Itch (Itching or Pruritus)
Table of Contents
- Itch facts
- What is an itch?
- What are associated symptoms and signs of itching (pruritus)?
- What causes itching?
- What causes itching? (Continued)
- How do health care professionals diagnose itching?
- What types of health care specialists treat itching?
- Should people scratch the itch?
- What are topical itch treatments? Are there any home remedies for itching?
- What are topical itch treatments? Are there any home remedies for itching? (Continued)
- What are oral medications that treat itch?
- Is it possible to prevent itching?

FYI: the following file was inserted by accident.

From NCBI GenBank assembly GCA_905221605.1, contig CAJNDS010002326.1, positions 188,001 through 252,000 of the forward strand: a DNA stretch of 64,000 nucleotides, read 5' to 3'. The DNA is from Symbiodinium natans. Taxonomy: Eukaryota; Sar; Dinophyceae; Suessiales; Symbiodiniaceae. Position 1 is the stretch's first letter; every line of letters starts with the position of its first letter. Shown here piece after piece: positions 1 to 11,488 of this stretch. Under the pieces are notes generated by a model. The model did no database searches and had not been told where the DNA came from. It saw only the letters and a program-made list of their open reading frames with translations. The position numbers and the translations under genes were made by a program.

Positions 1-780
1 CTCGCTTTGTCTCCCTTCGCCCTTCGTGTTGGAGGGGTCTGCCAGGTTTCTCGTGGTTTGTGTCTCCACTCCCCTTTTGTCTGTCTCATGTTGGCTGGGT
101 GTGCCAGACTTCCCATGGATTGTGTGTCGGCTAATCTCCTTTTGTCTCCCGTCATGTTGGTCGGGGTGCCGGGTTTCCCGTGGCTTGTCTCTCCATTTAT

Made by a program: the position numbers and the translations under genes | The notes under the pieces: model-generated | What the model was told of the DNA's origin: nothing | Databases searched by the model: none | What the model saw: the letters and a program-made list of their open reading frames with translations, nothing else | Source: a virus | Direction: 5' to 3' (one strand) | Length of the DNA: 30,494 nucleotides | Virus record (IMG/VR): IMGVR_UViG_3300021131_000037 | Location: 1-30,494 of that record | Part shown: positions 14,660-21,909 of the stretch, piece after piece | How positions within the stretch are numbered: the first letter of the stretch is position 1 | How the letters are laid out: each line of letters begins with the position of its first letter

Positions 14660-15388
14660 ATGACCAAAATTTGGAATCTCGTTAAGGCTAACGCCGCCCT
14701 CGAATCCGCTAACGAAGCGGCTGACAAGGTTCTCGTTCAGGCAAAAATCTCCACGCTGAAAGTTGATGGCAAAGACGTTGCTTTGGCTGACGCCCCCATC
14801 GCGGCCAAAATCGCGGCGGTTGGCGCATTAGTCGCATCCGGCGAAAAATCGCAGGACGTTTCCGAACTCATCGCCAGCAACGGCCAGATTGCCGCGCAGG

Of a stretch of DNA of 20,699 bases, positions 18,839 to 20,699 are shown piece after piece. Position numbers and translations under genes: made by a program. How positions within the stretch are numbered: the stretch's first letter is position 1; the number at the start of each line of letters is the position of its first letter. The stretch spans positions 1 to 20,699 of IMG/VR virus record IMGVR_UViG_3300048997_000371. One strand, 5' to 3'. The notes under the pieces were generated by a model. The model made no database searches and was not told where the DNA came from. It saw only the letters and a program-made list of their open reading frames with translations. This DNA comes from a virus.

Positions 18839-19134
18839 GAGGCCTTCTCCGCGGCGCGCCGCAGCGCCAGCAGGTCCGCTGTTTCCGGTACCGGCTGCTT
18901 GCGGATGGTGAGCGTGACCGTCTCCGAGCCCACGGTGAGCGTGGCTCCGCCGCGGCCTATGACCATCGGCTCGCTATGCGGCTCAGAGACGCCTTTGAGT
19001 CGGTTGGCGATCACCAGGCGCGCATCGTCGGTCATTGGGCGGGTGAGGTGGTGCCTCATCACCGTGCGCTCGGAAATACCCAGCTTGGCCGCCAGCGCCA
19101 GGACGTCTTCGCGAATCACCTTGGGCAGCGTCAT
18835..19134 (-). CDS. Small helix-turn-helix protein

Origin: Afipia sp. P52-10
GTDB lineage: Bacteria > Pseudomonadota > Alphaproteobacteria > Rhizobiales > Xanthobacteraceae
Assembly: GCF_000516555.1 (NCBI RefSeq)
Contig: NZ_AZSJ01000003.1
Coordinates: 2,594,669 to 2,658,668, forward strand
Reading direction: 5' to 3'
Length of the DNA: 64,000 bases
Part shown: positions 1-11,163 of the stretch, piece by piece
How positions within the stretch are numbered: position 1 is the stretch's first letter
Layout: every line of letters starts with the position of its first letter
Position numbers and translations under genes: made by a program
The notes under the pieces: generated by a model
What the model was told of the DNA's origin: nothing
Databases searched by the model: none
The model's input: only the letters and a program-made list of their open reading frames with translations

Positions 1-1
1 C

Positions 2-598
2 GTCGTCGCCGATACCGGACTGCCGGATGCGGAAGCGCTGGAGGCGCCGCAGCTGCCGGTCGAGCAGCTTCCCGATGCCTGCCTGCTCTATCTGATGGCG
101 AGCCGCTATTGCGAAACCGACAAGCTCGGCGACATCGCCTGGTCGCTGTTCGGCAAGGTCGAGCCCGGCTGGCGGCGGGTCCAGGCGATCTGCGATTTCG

- When should the doctor be consulted for itching (pruritus)?
- What are possible complications of itching?
- What is the prognosis (outlook) for itching?
What is an itch?
Itch is an irritation in the skin that elicits an urge to scratch. Itches are a problem that everyone experiences, and the symptom can be localized (limited to one area of the body) or generalized (occurring all over the body or in several different areas). Sometimes, depending upon the underlying cause, itching may be worse at night. In medical terminology, itching is known as pruritus.
Generalized itch that occurs all over the body is often more difficult to treat than localized itch. Itches can also occur with or without skin lesions (bumps, blisters, rash, redness, or abnormalities that can be seen on the skin). An itch that is accompanied by a visible skin abnormality should be evaluated by a physician and, in some cases, by a dermatologist since the problem is likely to be a condition that requires specialized medical treatment (for example, eczema, scabies, etc.).